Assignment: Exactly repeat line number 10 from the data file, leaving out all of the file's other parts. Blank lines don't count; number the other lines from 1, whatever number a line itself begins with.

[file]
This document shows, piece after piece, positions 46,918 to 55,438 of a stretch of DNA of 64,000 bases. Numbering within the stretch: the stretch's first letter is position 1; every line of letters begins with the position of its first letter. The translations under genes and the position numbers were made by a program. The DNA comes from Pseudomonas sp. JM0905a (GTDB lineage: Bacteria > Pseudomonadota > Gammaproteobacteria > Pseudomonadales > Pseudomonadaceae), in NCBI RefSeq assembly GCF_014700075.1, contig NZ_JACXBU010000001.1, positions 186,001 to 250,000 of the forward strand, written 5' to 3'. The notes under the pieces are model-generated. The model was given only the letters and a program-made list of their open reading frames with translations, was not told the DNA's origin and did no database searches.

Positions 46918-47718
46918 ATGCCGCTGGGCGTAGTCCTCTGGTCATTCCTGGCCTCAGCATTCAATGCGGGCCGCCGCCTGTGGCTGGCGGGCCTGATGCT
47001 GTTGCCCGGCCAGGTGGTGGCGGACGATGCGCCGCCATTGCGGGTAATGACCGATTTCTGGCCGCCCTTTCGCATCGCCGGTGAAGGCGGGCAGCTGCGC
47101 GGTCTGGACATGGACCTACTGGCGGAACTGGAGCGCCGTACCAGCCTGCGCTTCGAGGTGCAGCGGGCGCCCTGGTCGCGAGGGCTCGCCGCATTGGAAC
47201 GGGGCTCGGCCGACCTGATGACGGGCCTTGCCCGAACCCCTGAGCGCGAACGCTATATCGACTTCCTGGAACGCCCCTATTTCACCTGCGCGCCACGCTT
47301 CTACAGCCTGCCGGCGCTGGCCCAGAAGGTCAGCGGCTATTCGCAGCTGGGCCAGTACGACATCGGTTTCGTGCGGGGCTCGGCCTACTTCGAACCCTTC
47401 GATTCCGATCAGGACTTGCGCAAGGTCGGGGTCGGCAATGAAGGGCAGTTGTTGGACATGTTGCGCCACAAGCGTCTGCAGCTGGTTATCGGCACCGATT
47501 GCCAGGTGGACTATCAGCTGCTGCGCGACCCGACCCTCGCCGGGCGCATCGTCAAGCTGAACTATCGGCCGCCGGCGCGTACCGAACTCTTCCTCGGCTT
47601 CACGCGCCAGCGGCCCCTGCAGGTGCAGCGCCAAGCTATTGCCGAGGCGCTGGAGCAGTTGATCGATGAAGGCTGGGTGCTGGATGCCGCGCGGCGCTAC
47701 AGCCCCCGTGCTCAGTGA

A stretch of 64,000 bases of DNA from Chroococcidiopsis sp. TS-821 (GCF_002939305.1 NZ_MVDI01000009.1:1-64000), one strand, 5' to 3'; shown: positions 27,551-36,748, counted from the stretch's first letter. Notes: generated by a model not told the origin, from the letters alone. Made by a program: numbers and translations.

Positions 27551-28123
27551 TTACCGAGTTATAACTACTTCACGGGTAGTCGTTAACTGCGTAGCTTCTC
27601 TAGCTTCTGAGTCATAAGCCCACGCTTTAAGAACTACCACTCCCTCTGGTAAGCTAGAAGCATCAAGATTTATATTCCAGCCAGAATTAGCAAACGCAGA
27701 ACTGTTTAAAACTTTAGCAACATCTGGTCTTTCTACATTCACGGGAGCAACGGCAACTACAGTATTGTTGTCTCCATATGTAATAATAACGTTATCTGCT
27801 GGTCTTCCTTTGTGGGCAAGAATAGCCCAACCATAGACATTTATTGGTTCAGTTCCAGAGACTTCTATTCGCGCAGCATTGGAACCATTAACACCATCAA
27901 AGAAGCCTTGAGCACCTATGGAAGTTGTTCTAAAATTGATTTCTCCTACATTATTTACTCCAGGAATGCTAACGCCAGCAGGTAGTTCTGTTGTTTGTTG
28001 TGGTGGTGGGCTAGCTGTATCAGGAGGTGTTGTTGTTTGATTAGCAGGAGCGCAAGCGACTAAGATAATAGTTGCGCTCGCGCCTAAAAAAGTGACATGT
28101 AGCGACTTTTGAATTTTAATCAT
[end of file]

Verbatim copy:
47601 CACGCGCCAGCGGCCCCTGCAGGTGCAGCGCCAAGCTATTGCCGAGGCGCTGGAGCAGTTGATCGATGAAGGCTGGGTGCTGGATGCCGCGCGGCGCTAC